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IWTG: Rathbone nets first NHL goal, Canucks bust six-game slump

Canucks chase Oilers goaltender Mikko Koskinen with four goals on four shots.
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Jack Rathbone scored his first NHL goal as part of a 6-3 win by the Vancouver Canucks over the Edmonton Oilers. graphic: Dan Toulgoet and Freepik

It was a night of firsts for the Vancouver Canucks.

Jack Rathbone scored his first goal in the NHL. Travis Hamonic scored his first goal of the season and first as a Canuck. And for the first time ever, the Canucks scored four goals on their first four shots and chased a goaltender from the game with .000 save percentage.

Okay, I haven’t fully researched that last one, but I feel like it’s a pretty safe assumption. According to the Sportsnet Stats Twitter account, the last goaltender to get chased by four goals on four shots was Don Beaupre of the Washington Capitals back in 1989. Before that, it was Dan Bouchard of the Atlanta Flames in 1979. The Canucks weren’t exactly known for scoring a lot of goals prior to 1979.

On Thursday night in Edmonton, the goals came easily, as their first four shots of the game all got by Oilers’ goaltender Mikko Koskinen. What was supposed to be a game off for starter Mike Smith instead turned into an almost full game of work for the 39-year-old netminder. 

“I think every goalie has been in that situation,” said Thatcher Demko. “You’re watching it and you might feel bad, but when you’re at the other end of the rink, you’re not feeling too bad.”

Koskinen has struggled all season for the Oilers, with a .900 save percentage that ranks 37th among the 44 goaltenders with at least 20 starts this season. His $4.5 million contract that runs through next season is one last gift from former Oilers GM Peter Chiarelli, signed two days before he was fired in 2019. 

At the time, it was hoped that Koskinen could rescue the Oilers from years of volatile goaltending. In retrospect, making that kind of bet on a 30-year-old goaltender with 31 career NHL games might have been a mistake.

Instead, the Oilers are getting elite goaltending from a 39-year-old who had .898 and .902 save percentages in his previous two seasons.

Goaltending, man. It just don’t make no sense.

What does make sense is celebrating Rathbone’s first career goal, which I saw when I watched this game.

  • What a game for Travis Hamonic, who assisted on the first Canucks goal, scored the third, then added a fight to complete the Gordie Howe Hattrick. He now has as many of those as Gordie Howe himself: two.
     
  • “It’s my mom’s birthday actually today,” said Hamonic. “I know she doesn’t like when I fight too much, but she’ll be happy about the goal for sure.”
     
  • Hamonic got his assist in an unusual way: he was first in on the forecheck. He jumped up in the rush, but J.T. Miller’s pass bounced off his stick to the end boards, Hamonic kept going and was first to the puck, moving it to Miller behind the net. He found Nils Höglander, who made a beautiful move around Jesse Puljujarvi before snapping the puck short side with the wickedest release since The Moon is Blue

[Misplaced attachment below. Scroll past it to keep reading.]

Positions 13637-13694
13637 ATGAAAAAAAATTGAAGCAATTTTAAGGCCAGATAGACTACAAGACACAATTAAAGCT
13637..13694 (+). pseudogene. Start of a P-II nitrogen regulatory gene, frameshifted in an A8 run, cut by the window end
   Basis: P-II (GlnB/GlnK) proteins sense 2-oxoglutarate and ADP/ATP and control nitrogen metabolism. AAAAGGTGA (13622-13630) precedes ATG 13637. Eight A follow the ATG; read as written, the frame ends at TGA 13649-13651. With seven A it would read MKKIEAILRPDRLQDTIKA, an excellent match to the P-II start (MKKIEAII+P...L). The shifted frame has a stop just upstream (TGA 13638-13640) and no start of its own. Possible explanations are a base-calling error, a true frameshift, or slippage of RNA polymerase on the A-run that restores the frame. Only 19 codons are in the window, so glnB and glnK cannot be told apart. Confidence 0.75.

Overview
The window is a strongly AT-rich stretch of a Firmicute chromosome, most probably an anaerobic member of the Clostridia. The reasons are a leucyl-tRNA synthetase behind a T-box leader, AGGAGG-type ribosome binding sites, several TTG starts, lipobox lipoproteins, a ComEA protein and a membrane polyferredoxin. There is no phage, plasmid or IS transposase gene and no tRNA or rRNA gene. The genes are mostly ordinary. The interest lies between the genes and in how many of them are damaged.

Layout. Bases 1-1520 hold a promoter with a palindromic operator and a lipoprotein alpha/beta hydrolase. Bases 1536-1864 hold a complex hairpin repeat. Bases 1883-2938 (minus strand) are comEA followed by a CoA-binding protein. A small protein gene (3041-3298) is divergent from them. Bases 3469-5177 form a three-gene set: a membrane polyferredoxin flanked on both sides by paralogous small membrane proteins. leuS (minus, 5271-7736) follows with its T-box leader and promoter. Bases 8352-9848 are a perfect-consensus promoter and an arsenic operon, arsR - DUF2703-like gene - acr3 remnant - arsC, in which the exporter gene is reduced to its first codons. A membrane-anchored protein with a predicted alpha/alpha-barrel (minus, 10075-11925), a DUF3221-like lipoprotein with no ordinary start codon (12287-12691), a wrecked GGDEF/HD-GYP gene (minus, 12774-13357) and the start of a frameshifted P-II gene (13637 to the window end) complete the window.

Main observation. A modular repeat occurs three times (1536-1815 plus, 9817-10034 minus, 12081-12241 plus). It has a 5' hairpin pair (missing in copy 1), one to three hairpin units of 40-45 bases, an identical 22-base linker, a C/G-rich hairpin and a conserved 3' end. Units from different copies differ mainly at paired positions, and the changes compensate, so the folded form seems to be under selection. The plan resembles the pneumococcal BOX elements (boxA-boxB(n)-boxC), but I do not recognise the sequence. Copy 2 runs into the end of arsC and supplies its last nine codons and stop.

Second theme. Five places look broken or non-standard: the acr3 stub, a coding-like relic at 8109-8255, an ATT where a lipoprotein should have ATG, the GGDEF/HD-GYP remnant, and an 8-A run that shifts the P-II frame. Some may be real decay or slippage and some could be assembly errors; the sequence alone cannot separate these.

• Seriously, let’s take a moment and just appreciate Höglander’s goal, his tenth of the season. If you’re feeling cheeky, you can also take a moment to chuckle at Puljujarvi’s defensive efforts. I won’t tell.
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  • Rathbone struck a few minutes later with a fantastic shot for his first career goal. Tyler Graovac pressured on the forecheck, causing a turnover to Jayce Hawryluk, who cut to the slot, only to have his shot blocked. Rathbone showed great offensive instincts to jump on the loose puck, drag it towards himself to change the angle, and whip the puck past Koskinen’s glove.
     
  • “It was a little bit of a broken play,” said Rathbone. “I was coming in the zone pretty late and [Hawryluk] was able to get a shot off and luckily the puck was just sitting in the slot for me...That’s the dream, just to be able to walk down Main Street there.”
     
  • “It’s awesome to see,” said head coach Travis Green. “Anytime you see a player score his first NHL goal, it’s something that you never forget, you’ll always remember it. It’s a special night...The team was excited, I’m sure he’s thrilled, and I’m sure his family is too and rightfully so.”
     
  • After Hamonic assisted on Höglander’s goal by being quick on the forecheck, Höglander returned the favour. He chased down a dump-in by Brock Boeser, then chipped the puck back to Boeser under pressure from two Oilers. Boeser swatted the puck across the ice and Hamonic stepped into it like Albert Pujols in his prime, overpowering Koskinen, who got a piece of the slap shot with his blocker, but not enough to keep it out of the net.